Dr. Andrew Green is an exceptional young marine geoscientist, actively engaged in placing the African continent’s marine geology in the international spotlight. His research career began when South African marine geology was at an all-time low because of a lack of academic expertise. He has, since his Ph.D. 10 years ago, become the hinge point behind the resurrection of South Africa’s status as an international member of the marine geology community. His research unit, the only such in Africa, is a vibrant and productive center that draws international collaboration and students from countries across the continent and abroad.
Dr. Green’s work has focused on examining coastal and shelf geomorphology and sedimentology in response to forcing induced by sea level change. His holistic treatment of shelf-coastal morphologic systems in the context of major changes in sea level has been novel and has confirmed the existence of meltwater pulses in SE African waters. Given the dense clustering of urban areas along the SE African coast, the detailed understanding of how past shorelines in the region responded to and were modified by high rates of sea level rise will be valuable data sets to adapt to and mitigate future sea level changes that are predicted to be as high as 2 meters by the end of the 21st century.
Dr. Green is a prolific scholar, producing significant research results in a part of the world that is comparatively poorly studied. To date, he has published 70 papers in peer-reviewed journals, 30 of these as first author and 23 as project leader of student-authored work. This emphasis on student-driven publication is a major boost to capacity development and skill training for young African scientists.
Dr. Green has significantly expanded African access to complex and expensive geophysical equipment and software. Considering that few universities in the world own their own bathymetric and seismic acquisition systems, he has positioned his team as the central touchpoint for research on the seafloor and coastlines of the continent. Dr. Green has a strong dedication to the University of KwaZulu-Natal in Durban; he was appointed lecturer while still a Ph.D. student, promoted to tenured lecturer in 2010 and associate professor in 2016, and serves as the academic leader of the Geology Department. His passion to gain experience in various geophysical tools and reinvest it into the South African tertiary education sector led to him being named an African Fulbright scholar in 2018.
—John A. Goff, Institute for Geophysics, Jackson School of Geosciences, University of Texas at Austin
I am deeply honored to have been awarded the 2019 AGU Africa Award for Research Excellence in Ocean Sciences. I would like to thank AGU for the award and for placing Africa in the spotlight. I am encouraged now, more than ever, to spread the good news of our wonderful continent. Much is yet to be done from this part of the world!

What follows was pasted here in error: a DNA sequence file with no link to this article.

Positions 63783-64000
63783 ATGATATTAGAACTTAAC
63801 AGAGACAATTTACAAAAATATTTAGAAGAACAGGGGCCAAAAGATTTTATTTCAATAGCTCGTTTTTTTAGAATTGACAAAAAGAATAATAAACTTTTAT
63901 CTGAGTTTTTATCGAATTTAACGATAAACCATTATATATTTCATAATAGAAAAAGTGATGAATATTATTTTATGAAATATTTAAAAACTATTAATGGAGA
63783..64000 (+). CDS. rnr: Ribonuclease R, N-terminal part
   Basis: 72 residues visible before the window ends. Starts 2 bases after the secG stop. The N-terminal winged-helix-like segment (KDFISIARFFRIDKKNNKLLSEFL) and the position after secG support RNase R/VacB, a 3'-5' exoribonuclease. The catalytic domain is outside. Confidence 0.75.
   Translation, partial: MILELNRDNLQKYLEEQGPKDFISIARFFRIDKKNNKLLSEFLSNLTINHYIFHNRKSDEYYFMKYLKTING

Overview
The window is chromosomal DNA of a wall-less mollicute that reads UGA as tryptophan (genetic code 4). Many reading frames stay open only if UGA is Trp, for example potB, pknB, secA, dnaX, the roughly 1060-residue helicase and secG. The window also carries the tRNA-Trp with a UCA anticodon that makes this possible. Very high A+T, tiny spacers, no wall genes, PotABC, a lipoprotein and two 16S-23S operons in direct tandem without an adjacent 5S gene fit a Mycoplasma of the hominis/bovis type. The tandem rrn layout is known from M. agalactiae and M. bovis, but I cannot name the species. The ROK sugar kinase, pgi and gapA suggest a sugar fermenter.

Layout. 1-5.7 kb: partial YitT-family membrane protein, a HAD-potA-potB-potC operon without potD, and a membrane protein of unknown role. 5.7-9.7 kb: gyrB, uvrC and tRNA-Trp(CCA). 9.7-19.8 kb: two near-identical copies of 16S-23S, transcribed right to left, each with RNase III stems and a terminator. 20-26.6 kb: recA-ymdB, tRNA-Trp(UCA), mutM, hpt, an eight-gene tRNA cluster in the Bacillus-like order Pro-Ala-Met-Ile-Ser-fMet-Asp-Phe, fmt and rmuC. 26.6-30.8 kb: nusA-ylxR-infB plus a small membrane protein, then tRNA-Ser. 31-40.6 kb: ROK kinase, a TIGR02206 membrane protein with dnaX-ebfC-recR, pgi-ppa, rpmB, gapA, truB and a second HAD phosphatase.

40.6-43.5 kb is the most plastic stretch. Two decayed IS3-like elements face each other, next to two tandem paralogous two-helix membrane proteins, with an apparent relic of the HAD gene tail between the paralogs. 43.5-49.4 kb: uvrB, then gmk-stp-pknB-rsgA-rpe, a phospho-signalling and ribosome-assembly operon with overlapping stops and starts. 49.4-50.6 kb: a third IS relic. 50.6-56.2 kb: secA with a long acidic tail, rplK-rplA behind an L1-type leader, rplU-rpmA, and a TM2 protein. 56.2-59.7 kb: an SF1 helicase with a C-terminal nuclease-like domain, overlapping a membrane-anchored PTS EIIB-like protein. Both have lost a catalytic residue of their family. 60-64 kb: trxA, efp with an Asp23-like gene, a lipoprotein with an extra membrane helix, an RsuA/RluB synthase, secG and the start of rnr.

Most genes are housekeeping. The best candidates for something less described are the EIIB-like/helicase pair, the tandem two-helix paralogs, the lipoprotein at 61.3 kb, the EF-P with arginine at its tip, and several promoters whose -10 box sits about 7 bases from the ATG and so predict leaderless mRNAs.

I am indebted to my nominator, John Goff. In 2005, John selflessly reached out to a young Ph.D. student, located on the far side of the planet, with much-needed inputs to his first scientific paper. That student was me, and that was where my career began.
Peter Ramsay employed me throughout my M.Sc. and Ph.D. Under Pete’s kind guidance, I was exposed to every facet of shelf geology possible. If there was a piece of equipment that could scan the seafloor, I saw it in action. Much of what I have learned was gleaned from Pete during the months spent sailing the Indian Ocean in the various rust buckets we called survey vessels.
Steve McCourt nurtured my early academic career. As the head of department, he was a source of unwavering support and advice. Steve taught me to think strategically and to seek the advantages amid the somewhat chaotic South African tertiary education system. My great collaborator and dear friend Andrew Cooper took me under his wing in the latter 8 years. The places visited, cold beers shared, papers written, and advice given will remain unmatched. Likewise, Burg Flemming has been an enthusiastic supporter and keen scientific sounding board. He too has provided me with many opportunities I think would not exist otherwise. Of course, I need to thank those who wrote letters of support for my nomination, Joe Kelley and Edward Anthony. I am deeply grateful.
Last, I thank my family. My parents supported my love affair with the ocean since I was a child. The many early-morning car rides to the beach, sunburns, and other injuries were all worth it. Your support has been the greatest gift. To my wife, Lauren, my greatest advocate, this is all meaningless without you. Last, I would like to dedicate this award to our yet unborn child. I hope this will prompt some of the changes needed for you to see the beaches and coasts of the world as we did as children.
—Andy Green, Geological Sciences, University of KwaZulu-Natal, Durban, South Africa